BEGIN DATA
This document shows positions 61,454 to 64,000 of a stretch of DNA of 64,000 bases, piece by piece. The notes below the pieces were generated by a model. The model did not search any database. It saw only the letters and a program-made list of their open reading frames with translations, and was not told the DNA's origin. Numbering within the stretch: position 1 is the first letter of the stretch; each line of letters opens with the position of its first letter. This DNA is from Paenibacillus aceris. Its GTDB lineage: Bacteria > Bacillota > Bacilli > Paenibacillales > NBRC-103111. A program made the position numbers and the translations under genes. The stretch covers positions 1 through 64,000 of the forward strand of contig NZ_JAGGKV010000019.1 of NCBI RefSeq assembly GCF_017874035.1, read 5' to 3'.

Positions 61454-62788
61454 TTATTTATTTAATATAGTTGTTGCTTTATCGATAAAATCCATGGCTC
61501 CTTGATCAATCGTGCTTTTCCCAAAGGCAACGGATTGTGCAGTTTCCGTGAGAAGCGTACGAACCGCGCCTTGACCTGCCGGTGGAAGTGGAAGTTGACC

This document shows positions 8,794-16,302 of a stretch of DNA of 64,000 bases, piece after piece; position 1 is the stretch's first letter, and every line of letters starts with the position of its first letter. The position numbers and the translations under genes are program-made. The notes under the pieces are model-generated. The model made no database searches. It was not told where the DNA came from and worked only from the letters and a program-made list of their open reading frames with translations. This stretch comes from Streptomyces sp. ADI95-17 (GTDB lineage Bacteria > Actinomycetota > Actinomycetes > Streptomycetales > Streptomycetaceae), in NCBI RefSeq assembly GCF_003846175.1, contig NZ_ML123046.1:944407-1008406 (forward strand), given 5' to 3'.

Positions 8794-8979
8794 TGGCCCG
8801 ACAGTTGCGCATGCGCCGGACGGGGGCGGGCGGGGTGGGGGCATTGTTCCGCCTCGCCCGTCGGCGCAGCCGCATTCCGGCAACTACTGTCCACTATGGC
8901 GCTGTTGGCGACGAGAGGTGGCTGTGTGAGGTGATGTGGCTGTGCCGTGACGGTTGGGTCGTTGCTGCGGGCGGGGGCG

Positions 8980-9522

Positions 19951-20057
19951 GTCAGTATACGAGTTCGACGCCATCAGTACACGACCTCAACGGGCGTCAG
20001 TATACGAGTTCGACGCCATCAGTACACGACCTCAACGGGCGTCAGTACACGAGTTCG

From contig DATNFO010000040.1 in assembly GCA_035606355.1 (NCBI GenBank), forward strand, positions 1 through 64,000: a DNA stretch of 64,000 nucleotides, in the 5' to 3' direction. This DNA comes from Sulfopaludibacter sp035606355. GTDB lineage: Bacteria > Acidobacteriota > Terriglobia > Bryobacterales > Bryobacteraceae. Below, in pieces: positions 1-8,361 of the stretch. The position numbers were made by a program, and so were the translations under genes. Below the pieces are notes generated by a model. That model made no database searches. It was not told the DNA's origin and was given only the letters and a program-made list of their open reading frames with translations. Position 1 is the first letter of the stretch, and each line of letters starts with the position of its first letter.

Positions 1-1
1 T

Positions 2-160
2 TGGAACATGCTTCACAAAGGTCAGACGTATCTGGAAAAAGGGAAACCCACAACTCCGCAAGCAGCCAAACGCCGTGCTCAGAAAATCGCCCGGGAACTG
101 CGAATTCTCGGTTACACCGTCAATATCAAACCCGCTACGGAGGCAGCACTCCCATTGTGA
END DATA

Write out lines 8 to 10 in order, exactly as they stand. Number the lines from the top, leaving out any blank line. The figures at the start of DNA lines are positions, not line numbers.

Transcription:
8801 ACAGTTGCGCATGCGCCGGACGGGGGCGGGCGGGGTGGGGGCATTGTTCCGCCTCGCCCGTCGGCGCAGCCGCATTCCGGCAACTACTGTCCACTATGGC
8901 GCTGTTGGCGACGAGAGGTGGCTGTGTGAGGTGATGTGGCTGTGCCGTGACGGTTGGGTCGTTGCTGCGGGCGGGGGCG

Positions 8980-9522